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Pascal, Blaise (1623–62)

DOI: 10.4324/9780415249126-DA062-1
Version: v1,  Published online: 1998
Retrieved July 16, 2024, from

Article Summary

Blaise Pascal was a mathematical prodigy who numbered among his early achievements an essay on conic sections and the invention of a calculating machine. In his early twenties he engaged in the vigorous European debate about the vacuum, undertaking, or causing to be undertaken, a series of experiments which helped to refute the traditional view that nature abhors a vacuum and setting out clearly the methodology of the new science. In 1646 he came under the influence of Jansenism; this he seems to have rejected for a short time in the early 1650s, but he then underwent a profound spiritual experience which transformed his life and drew him into close association with leading Jansenists, with whom he collaborated in producing the polemical Lettres provinciales (1656–7). At the same time he planned to write an apology for the Christian religion, but ill-health so affected his final years that this only survives in the fragmentary form of the Pensées (1670). He made significant contributions to mathematics, especially in the fields of geometry, number theory and probability theory, and he also helped to describe the ’esprit géométrique’ which characterized the new science of the 1650s. He argued that geometry was superior to logic in that it could provide not only demonstrative procedures but also axioms from which to work; and he set down appropriate rules of argument. His religious writings were published shortly after his death; many attempts have been made to reconstruct the apology which they encapsulate. It seems most likely that this would have fallen into two parts, the first setting out the wretchedness of humans without God, the second demonstrating the truth of Christianity and the felicity of the religious life. Humans are portrayed in Augustinian terms as corrupt, vapid creatures, prey to their passions and the delusions of imagination; but they are also shown to possess greatness through their reason and self-awareness, which can bring them to recognize that Christianity alone has represented their predicament accurately, and that they should turn to religion, even if initially they lack the instinctive faith which is the hallmark of the saved. In the ‘wager’ fragment, Pascal employs his mathematical insights to revivify an old apologetic argument (that it is wiser to bet on God existing rather than on his not existing) and to link it to an existential imperative (that we all are obliged to choose between these alternatives). The adroit interplay between scepticism, rationalism and faith of the first part is succeeded by a second part which argues the veracity of Christianity from Biblical interpretation, prophecies and miracles. Pascal concedes that this cannot carry absolute conviction; but he insists that the rejection of such arguments is caused not by man’s rational powers but by his corrupt passions. Pascal’s Pensées are written for the most part in terse aphoristic form; he aspired to a style that was so accessible that the reader would believe he was experiencing as his own the thoughts that he read. Although Pascal said at the end of his life that he considered his mathematical pursuits a quite separate enterprise from his religious writings, a common epistemology can be found in both, together with a scientific outlook which Pascal saw as superior to the philosophical alternatives of his day.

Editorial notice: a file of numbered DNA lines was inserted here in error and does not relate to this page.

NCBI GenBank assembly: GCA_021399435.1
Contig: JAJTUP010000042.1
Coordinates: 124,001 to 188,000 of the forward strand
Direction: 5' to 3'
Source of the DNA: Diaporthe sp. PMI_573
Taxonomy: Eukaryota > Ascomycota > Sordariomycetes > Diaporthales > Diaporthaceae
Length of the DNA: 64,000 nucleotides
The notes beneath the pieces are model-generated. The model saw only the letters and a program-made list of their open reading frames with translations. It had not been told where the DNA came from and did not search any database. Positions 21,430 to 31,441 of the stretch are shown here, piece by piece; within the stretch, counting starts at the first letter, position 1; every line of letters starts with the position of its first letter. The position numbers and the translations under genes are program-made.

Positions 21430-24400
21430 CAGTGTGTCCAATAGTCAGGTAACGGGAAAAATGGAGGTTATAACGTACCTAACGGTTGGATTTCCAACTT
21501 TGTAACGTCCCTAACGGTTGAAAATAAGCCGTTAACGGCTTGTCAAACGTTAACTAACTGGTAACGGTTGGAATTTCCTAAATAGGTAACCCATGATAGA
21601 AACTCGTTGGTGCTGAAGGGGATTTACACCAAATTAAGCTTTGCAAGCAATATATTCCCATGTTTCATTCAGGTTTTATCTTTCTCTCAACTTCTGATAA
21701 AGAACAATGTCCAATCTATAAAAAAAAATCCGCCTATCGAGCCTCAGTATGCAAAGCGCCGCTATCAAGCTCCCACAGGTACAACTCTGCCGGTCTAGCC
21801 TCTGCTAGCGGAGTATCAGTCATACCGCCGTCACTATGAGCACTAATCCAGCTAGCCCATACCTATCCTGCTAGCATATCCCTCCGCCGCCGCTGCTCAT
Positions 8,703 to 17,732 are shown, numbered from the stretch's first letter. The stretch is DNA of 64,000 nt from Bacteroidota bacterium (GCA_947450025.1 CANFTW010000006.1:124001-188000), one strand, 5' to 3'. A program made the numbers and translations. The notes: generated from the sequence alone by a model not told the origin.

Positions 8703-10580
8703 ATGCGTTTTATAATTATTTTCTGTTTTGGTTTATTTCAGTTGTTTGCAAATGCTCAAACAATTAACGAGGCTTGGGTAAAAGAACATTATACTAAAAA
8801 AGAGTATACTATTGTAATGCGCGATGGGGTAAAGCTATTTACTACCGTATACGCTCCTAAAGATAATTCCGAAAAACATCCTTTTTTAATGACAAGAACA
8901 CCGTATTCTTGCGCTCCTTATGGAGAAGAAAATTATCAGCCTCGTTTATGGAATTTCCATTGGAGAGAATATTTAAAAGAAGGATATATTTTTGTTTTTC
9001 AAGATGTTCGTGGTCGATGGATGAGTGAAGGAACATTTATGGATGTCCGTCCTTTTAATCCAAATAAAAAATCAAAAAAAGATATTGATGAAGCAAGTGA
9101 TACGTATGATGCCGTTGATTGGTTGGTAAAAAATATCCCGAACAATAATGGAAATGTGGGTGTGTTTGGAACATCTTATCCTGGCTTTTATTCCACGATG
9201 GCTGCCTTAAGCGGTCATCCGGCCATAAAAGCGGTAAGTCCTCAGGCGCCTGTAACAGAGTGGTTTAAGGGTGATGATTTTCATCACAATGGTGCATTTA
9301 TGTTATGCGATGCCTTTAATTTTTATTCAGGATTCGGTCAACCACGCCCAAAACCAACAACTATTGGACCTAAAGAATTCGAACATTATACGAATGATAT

Citing this article:
MacLean, Ian. Pascal, Blaise (1623–62), 1998, doi:10.4324/9780415249126-DA062-1. Routledge Encyclopedia of Philosophy, Taylor and Francis,
Copyright © 1998-2024 Routledge.

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